Friday, 26 February 2010

Run! Here come the Deltoids

I had every intention of cracking open the new Scottish running season with the Cupar 5, but the forecasts gone abit doolally just over the border (unless of course you're into skiing, have a team of huskies or drive a snow blower). The mileage this week has been very modest but I have crept around the gym twice trying to keep out of the way of those huge chaps of iron who spend much time talking about pecs, reps and deltoids.
Just who are the deltoids anyway?
Not that it's dull (much) but as I bounced back and forth on the rowing machine I estimated that you would need to spend 10 minutes on it to work off the calorie intake of a packet of quavers. Its anyones guess how far you'd need to row to burn off a fish supper, sauce, a tub of mushy peas and a can of Irn Bru thrown in for good measure. You could be half way to Norway.
This morning I pushed the boat out and went out for 2 hours around Thrunton and the Crags. It was cold. It was foggy. At the top of the crags it was horizontal icy snow but it produced that buzz that you can get when its just you, the grizzly elements and the open country. Oh , not forgetting my partner at arms, the daft dog. A ball fixated collie/lab cross, the dog loves the wilderness. She can reduce a new tennis ball to a quivering mass of green felt at 30 yards and she got a good soaking today. I was well pleased to open the flask of piping coffee back at the car.
Memo to self: More Thrunton Woods please.

Saturday, 20 February 2010

South Shields Cross Country (NEHL)

It was a fine day once the snow had melted making the ground soft. With a crowd of several hundred runners there was still ice covering the ponded water and boggy ground at the back of the course. The juniors had been round earlier and I joined the slow pack of around 200 for 3 two mile laps of Temple Park, south of the Tyne in South Shields.

For once it wasn't windy and after 2 laps I think I was around 15th but after a late night and still nursing the remnants of a cold I failed to improve and it was all backwards on the last lap to finish around 30th. You have to be philosophical about these sorts of performances and I was happy enough that there were no new or old aches or pains afterwards. Decent form is hard to find at present but that just means there is loads of room and time to improve. Might try some new runs. Some more flickr photos coming soon....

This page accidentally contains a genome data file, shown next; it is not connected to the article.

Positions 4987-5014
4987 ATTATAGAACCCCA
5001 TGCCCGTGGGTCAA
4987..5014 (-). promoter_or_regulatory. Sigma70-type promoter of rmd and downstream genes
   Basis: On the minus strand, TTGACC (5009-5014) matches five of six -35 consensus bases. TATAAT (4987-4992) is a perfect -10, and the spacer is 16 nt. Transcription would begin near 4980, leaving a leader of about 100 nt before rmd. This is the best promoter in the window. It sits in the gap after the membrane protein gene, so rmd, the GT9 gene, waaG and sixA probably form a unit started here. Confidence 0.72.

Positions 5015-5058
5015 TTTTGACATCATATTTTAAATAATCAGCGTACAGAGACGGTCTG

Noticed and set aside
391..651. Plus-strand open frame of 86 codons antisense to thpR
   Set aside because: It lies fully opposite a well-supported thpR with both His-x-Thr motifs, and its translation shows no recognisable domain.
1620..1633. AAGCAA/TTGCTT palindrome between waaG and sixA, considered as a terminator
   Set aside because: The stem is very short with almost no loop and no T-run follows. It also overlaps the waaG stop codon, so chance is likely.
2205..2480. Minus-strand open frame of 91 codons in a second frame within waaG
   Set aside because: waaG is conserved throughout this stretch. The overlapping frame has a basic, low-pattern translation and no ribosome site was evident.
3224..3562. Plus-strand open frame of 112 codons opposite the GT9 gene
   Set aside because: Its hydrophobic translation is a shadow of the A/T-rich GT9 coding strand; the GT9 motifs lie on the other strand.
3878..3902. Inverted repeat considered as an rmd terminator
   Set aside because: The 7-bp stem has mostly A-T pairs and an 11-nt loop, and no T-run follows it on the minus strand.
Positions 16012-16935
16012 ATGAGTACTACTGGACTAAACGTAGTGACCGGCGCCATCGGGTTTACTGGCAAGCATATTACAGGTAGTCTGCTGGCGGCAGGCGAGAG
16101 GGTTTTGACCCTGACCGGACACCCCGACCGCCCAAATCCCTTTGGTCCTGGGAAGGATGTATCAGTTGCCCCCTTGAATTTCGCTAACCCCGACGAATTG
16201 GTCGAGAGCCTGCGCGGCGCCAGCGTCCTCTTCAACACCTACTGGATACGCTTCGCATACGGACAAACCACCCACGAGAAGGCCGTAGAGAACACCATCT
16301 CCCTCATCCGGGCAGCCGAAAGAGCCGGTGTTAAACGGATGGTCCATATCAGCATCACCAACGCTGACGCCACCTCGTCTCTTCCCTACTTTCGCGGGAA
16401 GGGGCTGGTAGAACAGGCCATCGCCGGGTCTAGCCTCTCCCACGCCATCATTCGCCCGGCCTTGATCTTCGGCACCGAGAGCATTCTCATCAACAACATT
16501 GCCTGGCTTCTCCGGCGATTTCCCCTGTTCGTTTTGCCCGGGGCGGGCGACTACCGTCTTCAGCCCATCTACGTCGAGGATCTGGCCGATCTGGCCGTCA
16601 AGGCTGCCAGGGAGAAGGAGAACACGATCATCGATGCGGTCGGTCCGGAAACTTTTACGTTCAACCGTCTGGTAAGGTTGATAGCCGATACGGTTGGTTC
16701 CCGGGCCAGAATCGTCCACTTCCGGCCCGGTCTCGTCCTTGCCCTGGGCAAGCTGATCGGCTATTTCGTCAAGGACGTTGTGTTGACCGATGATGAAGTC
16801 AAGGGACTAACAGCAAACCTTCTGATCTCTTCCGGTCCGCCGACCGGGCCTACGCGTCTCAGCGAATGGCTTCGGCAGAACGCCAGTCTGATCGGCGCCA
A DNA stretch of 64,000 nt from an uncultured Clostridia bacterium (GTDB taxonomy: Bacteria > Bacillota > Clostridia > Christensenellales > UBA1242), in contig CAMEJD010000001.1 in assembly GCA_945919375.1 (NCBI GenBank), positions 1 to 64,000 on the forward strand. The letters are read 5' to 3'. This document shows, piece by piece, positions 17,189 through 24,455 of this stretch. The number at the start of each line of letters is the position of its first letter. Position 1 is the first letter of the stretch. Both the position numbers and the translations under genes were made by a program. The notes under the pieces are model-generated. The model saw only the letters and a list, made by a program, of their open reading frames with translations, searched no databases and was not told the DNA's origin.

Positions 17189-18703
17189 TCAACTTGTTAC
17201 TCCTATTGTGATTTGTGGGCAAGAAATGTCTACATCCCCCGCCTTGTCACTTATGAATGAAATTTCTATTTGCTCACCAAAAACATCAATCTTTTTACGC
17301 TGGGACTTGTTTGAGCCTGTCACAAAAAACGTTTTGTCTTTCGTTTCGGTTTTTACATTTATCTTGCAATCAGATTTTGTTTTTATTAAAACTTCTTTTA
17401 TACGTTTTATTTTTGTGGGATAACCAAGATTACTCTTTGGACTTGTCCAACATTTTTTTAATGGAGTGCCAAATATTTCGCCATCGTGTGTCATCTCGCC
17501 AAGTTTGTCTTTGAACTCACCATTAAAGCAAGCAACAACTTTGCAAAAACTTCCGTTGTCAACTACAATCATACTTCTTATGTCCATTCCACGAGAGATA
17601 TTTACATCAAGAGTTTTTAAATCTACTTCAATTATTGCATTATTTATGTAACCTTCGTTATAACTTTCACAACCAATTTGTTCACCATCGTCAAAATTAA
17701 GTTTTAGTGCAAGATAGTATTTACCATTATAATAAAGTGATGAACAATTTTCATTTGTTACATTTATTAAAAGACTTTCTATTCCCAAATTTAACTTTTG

Sunday, 14 February 2010

Absent Friends Trail Race, Billingham

Arriving early in ideal conditions there was quite a crowd of mostly local runners signing on at the Cowpen Bewley Woodland Country Park. Its next to Seal Sands on the Tees Estuary which is flattish and where seals bask on the salt flats (if that's what seals do?)

Marshalls shepherded the procession of cars down the lane and it was busy but not overly so. The course wound its way around an undulating track through the woodland park before heading north along the side of some exposed fields and crossing Greatham Beck. The route turns south again taking runners along the side of a railway. While some of paths are gravelled the majority of the run took place on a yielding muddy surface where traction's at a premium. Definitely fell shoe territory.

After a minutes silence, we were off and I spent much of the early stages trying the cling to the edges of the track where the grass was thicker and conditions a bit drier and I was still around 6 or 7 seconds down on the runner in front halfway round.

At 4 miles, 2 tall lads came past both with a easy long gait. As you watch runners with a good style, you can't help thinking to yourself 'I should be running like that'. However, there was no temptation to track them and in any case I wasn't up for a hard day and for a change had no problems keeping the pace steady rather than going all out.

Arrived back just behind the 3 in front in 33:07 and around 15th. Well signposted and organised and with a T shirt, water and some choc at the end, a very 'canny' event.